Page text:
The signaling pathways that mediate neurodegeneration are complex and involve a balance between phosphorylation and dephosphorylation of signaling and structural proteins. We have shown previously that 17β-estradiol and its analogs are potent neuroprotectants. The purpose of this study was to delineate the role of protein phosphatases (PPs) in estrogen neuroprotection against oxidative stress and excitotoxicity. HT-22 cells, C6-glioma cells, and primary rat cortical neurons were exposed to the nonspecific serine/threonine protein phosphatase inhibitors okadaic acid and calyculin A at various concentrations in the presence or absence of 17β-estradiol and/or glutamate. Okadaic acid and calyculin A caused a dose-dependent decrease in cell viability in HT-22, C6-glioma, and primary rat cortical neurons. 17β-Estradiol did not show protection against neurotoxic concentrations of either okadaic acid or calyculin A in these cells. In the absence of these serine/threonine protein phosphatase inhibitors, 17β-estradiol attenuated glutamate toxicity. However, in the presence of effective concentrations of these protein phosphatase inhibitors, 17β-estradiol protection against glutamate toxicity was lost. Furthermore, glutamate treatment in HT-22 cells and primary rat cortical neurons caused a 50% decrease in levels of PP1, PP2A, and PP2B protein, whereas coadministration of 17β-estradiol with glutamate prevented the decrease in PP1, PP2A, and PP2B levels. These results suggest that 17β-estradiol may protect cells against glutamate-induced oxidative stress and excitotoxicity by activating a combination of protein phosphatases.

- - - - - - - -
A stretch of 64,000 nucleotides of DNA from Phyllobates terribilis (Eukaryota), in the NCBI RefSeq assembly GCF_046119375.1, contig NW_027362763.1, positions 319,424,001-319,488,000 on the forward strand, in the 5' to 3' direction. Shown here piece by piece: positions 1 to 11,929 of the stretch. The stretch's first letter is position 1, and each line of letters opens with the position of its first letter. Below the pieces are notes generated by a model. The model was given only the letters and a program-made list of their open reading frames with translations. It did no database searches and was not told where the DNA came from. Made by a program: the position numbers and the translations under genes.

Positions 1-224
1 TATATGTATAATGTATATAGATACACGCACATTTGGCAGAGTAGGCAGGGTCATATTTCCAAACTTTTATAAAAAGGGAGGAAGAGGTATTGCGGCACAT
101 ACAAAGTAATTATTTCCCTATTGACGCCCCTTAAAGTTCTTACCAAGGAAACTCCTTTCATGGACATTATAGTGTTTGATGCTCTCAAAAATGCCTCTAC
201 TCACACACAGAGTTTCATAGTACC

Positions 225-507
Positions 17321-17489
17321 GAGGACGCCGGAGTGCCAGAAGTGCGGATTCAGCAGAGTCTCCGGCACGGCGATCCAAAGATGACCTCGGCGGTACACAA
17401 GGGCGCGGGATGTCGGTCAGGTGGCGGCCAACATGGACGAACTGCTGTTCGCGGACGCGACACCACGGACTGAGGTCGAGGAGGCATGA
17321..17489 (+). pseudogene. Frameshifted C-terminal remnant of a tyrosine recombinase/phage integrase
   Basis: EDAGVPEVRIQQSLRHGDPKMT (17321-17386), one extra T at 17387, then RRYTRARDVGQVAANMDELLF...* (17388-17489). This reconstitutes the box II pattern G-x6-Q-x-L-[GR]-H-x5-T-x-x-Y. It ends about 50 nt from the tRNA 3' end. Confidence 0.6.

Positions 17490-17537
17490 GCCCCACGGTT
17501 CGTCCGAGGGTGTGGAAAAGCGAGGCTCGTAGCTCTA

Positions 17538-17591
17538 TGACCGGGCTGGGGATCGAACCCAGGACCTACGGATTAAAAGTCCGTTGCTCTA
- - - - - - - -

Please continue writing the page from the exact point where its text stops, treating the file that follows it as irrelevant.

Protein phosphatases (PPs) are essential in directing signaling toward neuroprotection or neurodegeneration. PPs are important regulators of neurodegenerative disease processes such as Alzheimer's disease (AD), in which oxidative stress is an important contributing factor (Perry et al., 2002). Additionally, PPs are important regulators of tau phosphorylation. In neurons, okadaic acid causes hyperphosphorylation of tau, synapse modification, microtubule destabilization, and apoptosis (Harris et al., 1993; Saito et al., 1995; Fernandez-Sanchez et al., 1996; Garver et al., 1996; Malchiodi-Albedi et al., 1997; Merrick et al., 1997). PP1, PP2A, and PP2B (calcineurin) expression and/or activity have been found to be reduced greatly in AD brains compared with aged-matched control brains (Gong et al., 1993; Lian et al., 2001; Sontag et al., 2004).
The pathological mechanisms that are activated during neurodegenerative diseases, including oxidative stress, excitotoxicity, inflammatory responses, mitochondrial dysfunction, and apoptosis, are antagonized by estrogens (Green et al., 1996, 1997a,b, 1998; Gridley et al., 1997). In vitro studies indicate that estrogens increase the viability and differentiation of primary cultures from different neuronal populations from the hypothalamus, amygdala, neocortex, or hippocampus. Numerous in vivo studies have also demonstrated the neuroprotective effects of estrogens in a variety of animal stroke models, including transient and permanent middle cerebral artery occlusion (Simpkins et al., 1997; Alkayed et al., 1998; Dubal et al., 1998), global forebrain ischemia (Sudo et al., 1997), photothrombotic focal ischemia (Fukuda et al., 2000), glutamate-induced focal cerebral ischemia (Mendelowitsch et al., 2001), and subarachnoid hemorrhage (Yang et al., 2001).